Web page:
Why doesn’t my garage door remote not work while the car is running? If I don’t move the car an inch and just shut off the engine the remote will work fine. I’ve switched remotes with my wife’s car and it works fine in her car but then hers does not work in mine. I’ve even left the car running and got out of the car with the remote in my hand and walked away a distance and it still would not work until I shut the car off. What is going on?
No doubt you’ve tried changing the remote fob’s batteries? Maybe they are old and the signal is weak.
If the fobs’ batteries are okay, I would think your car must emit a fair bit of interference in the frequency used for that remote. Maybe reposition the receiver’s antenna (it is usually a wire that’s just stapled somewhere) to see if that changes things.
What kind of car are we talking about here?
Yeah, I think radio signal interference of some kind from your car. Something on your car must be generating a radio signal at the same frequency as the remote and is interfering with it. You might want to just give the garage door opener company at call at their customer service line and see what they say about it. Might take a day or two but Chamberlain at least has technical troubleshooting staff that might be able to make a suggestion. I’d be running around with a sheet of tin foil trying to see if you can isolate where the interference is coming from. Don’t know if changing codes or not if you have them would help. The other thing is these things are all FCC compliant as well as cars so you may have something on the car that needs replacing and could interfere with other radio signals like police.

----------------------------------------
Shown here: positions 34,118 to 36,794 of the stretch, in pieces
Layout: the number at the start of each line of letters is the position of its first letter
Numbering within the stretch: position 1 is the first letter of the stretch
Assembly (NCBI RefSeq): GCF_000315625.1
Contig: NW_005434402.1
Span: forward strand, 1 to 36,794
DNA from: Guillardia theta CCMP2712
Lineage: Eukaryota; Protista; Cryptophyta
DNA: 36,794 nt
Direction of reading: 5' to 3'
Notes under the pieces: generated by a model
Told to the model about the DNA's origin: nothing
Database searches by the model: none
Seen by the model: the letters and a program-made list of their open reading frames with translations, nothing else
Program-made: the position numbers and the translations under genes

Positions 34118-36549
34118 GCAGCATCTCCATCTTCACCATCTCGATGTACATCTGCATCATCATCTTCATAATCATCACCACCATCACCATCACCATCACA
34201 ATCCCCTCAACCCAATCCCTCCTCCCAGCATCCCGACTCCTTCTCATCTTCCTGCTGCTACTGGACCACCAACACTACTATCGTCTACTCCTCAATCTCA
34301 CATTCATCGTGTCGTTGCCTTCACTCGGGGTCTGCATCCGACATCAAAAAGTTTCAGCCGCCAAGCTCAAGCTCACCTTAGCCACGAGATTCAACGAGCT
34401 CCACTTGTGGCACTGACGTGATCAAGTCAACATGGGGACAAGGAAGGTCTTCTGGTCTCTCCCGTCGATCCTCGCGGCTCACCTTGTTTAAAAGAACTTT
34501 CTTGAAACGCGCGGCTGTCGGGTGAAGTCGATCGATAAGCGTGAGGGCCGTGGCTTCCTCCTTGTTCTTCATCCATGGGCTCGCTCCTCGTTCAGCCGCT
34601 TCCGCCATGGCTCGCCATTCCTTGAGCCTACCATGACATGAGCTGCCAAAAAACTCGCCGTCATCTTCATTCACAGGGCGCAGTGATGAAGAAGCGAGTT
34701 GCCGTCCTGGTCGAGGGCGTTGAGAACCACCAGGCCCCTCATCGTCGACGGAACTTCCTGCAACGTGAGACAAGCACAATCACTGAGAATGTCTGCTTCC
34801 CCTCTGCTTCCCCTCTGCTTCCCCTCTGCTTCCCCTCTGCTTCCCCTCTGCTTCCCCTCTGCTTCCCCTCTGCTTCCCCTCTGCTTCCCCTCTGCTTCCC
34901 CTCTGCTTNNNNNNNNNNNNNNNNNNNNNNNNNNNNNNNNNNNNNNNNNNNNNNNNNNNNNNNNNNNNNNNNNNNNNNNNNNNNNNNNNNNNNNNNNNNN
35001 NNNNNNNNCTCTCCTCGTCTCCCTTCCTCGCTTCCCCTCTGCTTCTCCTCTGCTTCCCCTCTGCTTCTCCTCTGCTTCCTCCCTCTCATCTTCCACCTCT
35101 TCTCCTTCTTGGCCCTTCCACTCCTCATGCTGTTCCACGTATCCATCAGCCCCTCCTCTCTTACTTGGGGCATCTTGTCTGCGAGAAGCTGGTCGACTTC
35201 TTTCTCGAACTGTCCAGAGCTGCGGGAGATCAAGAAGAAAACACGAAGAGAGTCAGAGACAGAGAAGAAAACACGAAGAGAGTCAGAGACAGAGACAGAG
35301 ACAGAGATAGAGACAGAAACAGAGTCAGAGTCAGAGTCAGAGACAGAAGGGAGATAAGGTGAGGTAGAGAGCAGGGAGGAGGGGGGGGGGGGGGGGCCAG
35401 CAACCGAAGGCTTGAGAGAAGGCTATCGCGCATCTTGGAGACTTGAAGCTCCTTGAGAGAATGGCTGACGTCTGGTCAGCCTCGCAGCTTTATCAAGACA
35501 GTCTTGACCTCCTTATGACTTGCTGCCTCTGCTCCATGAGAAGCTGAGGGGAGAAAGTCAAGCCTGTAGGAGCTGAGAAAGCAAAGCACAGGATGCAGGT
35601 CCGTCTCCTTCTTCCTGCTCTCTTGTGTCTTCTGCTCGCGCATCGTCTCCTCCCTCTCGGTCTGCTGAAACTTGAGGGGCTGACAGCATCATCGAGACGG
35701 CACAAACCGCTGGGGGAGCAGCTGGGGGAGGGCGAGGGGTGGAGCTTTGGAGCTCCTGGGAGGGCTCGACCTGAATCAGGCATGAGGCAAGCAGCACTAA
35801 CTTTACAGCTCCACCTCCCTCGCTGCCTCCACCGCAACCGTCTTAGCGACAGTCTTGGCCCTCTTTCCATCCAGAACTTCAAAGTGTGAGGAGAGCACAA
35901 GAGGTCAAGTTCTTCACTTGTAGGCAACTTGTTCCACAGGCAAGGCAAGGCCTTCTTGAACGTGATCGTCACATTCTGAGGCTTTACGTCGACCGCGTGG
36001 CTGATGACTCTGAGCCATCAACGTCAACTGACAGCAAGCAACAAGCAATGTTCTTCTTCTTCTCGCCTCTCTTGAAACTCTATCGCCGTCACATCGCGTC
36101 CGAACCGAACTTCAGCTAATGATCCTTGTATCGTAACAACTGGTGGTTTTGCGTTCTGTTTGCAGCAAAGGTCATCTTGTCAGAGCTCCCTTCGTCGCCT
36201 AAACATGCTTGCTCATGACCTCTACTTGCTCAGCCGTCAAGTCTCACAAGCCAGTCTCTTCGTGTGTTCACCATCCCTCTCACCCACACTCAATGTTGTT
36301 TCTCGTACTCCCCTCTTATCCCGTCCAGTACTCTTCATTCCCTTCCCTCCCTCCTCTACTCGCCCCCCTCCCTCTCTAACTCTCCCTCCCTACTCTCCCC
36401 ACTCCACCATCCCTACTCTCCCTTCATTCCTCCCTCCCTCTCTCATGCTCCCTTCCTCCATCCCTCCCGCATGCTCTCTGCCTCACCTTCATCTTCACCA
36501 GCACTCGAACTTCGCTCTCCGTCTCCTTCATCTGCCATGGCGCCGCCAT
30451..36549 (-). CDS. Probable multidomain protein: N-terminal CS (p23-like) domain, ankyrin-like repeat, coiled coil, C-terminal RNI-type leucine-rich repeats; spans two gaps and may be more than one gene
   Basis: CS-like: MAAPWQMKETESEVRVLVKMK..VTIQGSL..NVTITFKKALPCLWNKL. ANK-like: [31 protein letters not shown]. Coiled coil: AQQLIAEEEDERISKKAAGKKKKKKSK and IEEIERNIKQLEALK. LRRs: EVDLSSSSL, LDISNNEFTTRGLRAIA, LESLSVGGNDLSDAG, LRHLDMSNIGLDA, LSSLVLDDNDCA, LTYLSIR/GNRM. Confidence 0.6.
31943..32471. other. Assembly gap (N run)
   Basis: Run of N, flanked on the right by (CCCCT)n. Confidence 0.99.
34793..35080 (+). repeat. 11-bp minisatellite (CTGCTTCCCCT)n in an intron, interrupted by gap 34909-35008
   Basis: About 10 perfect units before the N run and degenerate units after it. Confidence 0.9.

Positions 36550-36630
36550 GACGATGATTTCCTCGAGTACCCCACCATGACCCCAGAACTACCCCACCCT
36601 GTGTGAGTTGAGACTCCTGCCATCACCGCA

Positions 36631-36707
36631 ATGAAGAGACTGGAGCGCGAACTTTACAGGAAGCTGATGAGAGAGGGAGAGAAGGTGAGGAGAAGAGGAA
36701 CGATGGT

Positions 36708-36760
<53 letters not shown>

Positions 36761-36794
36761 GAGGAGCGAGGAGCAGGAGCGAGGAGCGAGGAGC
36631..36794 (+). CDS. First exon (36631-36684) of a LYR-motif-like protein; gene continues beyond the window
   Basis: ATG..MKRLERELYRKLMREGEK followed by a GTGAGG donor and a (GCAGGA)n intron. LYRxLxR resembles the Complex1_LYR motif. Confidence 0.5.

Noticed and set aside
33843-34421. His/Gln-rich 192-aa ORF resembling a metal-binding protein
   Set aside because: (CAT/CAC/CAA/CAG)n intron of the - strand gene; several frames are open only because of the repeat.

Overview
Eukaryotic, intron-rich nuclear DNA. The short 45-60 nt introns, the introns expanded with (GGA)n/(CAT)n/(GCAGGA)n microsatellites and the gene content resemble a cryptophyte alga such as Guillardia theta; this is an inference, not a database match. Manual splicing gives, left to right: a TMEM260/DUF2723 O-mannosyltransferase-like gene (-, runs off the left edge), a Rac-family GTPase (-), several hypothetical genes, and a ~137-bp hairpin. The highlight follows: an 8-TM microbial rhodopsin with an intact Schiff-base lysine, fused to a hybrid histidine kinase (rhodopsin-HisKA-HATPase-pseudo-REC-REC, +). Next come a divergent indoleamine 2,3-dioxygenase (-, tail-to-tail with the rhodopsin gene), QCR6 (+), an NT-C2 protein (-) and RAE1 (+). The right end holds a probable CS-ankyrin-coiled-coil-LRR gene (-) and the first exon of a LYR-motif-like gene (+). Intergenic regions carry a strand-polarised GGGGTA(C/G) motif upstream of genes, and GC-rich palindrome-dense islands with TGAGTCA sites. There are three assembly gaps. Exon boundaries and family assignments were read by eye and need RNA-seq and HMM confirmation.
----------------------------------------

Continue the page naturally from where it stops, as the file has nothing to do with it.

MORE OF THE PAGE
Can you tell us anything about the car?
That level of interference would suggest serious leakage from the ignition system. Either that or you bought the “International Spy” option.
“Either that or you bought the “International Spy” option.”
Hmmm, maybe check the trunk for a box with an antenna on it. Where’s that guy again that was being monitored in his car?
He’s out buying more tinfoil.
Years ago, my garage remote control would go up and down whenever the sewing machine was used. And the sewing machine wasn’t even in the garage. So electrical interference from your car is probably the cause. Making sure the batteries are fresh in the remote is a good idea, as well as making sure the antenna on the opener (if it has one) is fully extended. And try moving the remote around, compare the horizontal to a vertical orientation, see if that makes a difference. There are some ways to minimize the rf from the car too – like higher resistance spark plug wires — but if your radio seems to work ok on AM, I doubt that is worth trying.